The U.S. Mint intends to revise its regulations relating to the exchange of uncurrent, bent, partial, fused, and mixed coins, the agency announced May 5. Under the proposed rulemaking, the Mint would prohibit redemption of coins submitted from outside of the U.S. It also would prohibit domestic recyclers from submitting coins damaged during the recycling process. While the Mint aims to enhance the integrity of its coin redemption program and prevent fraud, these revised regulations would negatively impact the recycling industry and potentially the environment.
For decades, the Mint’s coin-redemption program received damaged coins collected in the recycling of used cars, vending machines, laundry machines, and other sources. Through the program, the Mint would pay for coins on a one-to-one basis (a penny for a penny, a nickel for a nickel, etc.). “These coins get twisted, bent, or fused together,” says Billy Johnson, ISRI’s chief lobbyist. Advances in sorting technology and new machinery that can identify small objects have allowed recyclers to purposefully recover large quantities of coins easily and more quickly. According to ISRI, recovered coinage has “become an integral part of many recycling companies’ operations, product mix, and bottom lines.”
Under the proposed rule, coins damaged in industrial processes would not be eligible for redemption, making it difficult for recyclers to continue participating in the program. The processes include “shredders, burnishers, incinerators, exposure to elevated temperatures, or coins that have been drilled, punctured ground, polished, etched, or chemically treated by any industrial or recycling process.” The Mint will also establish weight and shipment limits for a maximum of 1,000 lbs. of coins per month per participant. This limit would be onerous for recyclers but the other part of the ruling prevents them from submitting coins up to that amount because the coins have gone through a recycling process.
Though Johnson anticipates an uphill climb, ISRI will submit comments to the Mint by the agency’s July 6 deadline. The association will again recommend the Mint establish a more rigorous certification program to accept coins generated by domestic recycling operations. Before the latest suspension, the redemption program involved an inspection process requiring participants to certify the coins were genuine. According to the Mint, damaged coins present a high risk of being counterfeit because their condition makes them difficult and time-consuming to evaluate. Since the coins are damaged during the recycling process, the Mint claims they’re broken and can’t be reused. Johnson insists the coins still are money and recyclers can authenticate them for redemption.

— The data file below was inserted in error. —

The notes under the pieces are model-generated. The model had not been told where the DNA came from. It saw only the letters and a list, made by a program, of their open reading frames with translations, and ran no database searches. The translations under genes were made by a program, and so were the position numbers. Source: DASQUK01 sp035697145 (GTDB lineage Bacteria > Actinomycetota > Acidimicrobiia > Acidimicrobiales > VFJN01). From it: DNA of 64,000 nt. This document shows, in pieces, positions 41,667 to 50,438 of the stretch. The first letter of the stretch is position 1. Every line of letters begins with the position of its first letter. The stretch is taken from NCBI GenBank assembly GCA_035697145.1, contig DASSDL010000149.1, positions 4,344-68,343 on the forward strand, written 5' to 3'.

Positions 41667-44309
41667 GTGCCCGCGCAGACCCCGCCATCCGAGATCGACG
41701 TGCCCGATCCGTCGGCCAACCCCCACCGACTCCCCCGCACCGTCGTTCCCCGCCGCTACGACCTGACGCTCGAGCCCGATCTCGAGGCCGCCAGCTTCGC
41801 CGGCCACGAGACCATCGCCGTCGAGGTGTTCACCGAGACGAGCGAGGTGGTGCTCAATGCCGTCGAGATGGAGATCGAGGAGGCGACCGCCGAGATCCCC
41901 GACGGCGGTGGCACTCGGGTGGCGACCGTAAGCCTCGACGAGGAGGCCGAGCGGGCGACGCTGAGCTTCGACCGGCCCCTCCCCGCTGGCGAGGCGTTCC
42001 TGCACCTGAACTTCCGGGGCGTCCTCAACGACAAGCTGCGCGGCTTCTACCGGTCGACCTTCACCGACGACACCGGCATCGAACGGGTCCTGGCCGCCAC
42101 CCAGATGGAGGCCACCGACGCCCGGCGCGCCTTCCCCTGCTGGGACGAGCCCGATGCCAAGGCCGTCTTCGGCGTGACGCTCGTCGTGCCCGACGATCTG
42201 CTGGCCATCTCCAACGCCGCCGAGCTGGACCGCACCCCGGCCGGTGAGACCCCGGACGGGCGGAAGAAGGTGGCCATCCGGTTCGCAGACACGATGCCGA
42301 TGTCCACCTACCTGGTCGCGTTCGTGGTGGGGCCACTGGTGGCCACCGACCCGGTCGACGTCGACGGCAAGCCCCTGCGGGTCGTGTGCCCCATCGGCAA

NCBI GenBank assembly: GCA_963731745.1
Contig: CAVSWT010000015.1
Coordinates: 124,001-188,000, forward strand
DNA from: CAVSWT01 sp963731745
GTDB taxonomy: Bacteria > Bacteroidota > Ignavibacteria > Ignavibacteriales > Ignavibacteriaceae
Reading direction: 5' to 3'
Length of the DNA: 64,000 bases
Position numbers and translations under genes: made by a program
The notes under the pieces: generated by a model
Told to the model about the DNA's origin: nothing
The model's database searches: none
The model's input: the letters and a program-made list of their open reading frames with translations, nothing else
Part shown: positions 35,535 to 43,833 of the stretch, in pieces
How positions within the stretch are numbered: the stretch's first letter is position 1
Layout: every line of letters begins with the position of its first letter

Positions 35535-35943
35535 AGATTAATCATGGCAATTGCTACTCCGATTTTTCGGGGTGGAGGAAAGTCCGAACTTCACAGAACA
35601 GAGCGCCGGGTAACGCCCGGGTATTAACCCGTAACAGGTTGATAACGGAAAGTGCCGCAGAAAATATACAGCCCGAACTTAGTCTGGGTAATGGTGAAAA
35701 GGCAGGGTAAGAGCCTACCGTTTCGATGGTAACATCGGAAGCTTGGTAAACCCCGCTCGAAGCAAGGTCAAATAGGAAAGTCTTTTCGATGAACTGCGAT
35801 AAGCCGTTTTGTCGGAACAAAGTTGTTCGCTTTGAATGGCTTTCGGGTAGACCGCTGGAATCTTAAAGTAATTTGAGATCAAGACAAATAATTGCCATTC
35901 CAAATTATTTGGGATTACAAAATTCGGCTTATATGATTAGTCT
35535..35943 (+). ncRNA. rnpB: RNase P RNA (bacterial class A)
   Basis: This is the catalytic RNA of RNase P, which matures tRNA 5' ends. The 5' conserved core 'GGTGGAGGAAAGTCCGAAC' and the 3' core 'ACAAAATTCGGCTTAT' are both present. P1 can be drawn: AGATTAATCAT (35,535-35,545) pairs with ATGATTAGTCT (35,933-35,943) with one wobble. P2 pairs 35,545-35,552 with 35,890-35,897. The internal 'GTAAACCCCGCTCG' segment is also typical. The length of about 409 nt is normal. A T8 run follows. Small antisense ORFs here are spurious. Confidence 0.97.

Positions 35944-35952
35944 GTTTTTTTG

This is not the first time ISRI has recommended a certification program to the Mint. In 2015, when the Mint suspended the redemption program to assess its security, ISRI suggested on establishing a registered supplier program. Interested participants would be required to register with the Mint and provide basic information—physical business address and contact information—and agree to allow random inspections by the Mint. Recyclers would be willing to undergo such rigorous certification because the redemption program is an important aspect of their businesses, Johnson notes.
After reinstating the redemption program in 2018 with revisions that included new guidelines and certifications for submissions, the Mint shut it down again in 2019. ISRI asked the Mint for information while recyclers continued collecting and stockpiling coins throughout the period. “There’s value for all those coins,” Johnson says. “Our members are sitting with warehouses full of damaged coins that they’ve collected and that they’ve effectively paid for with no way of getting their money back.”
The Mint’s proposed rule would not only hurt recyclers; it could lead to negative environmental impacts. “Getting rid of the coins and the material in them—copper, silver, zinc—means more mining, and a lot of the material isn’t mined in the U.S.,” Johnson notes. Some of the countries that mine these materials are not friendly to the U.S. or may not follow safety or environmentally friendly practices. ISRI intends to also pursue this issue with Congress.
President Joe Biden’s administration has indicated a focus on the environment and the U.S. worker. Resuming the redemption program would protect those interests by promoting more recycling and less mining for materials, Johnson notes. ISRI will recommend funding and putting a rigorous certification process in place. “The members I’ve spoken to would be happy to go through a certification process and willing to have their facilities inspected,” Johnson says.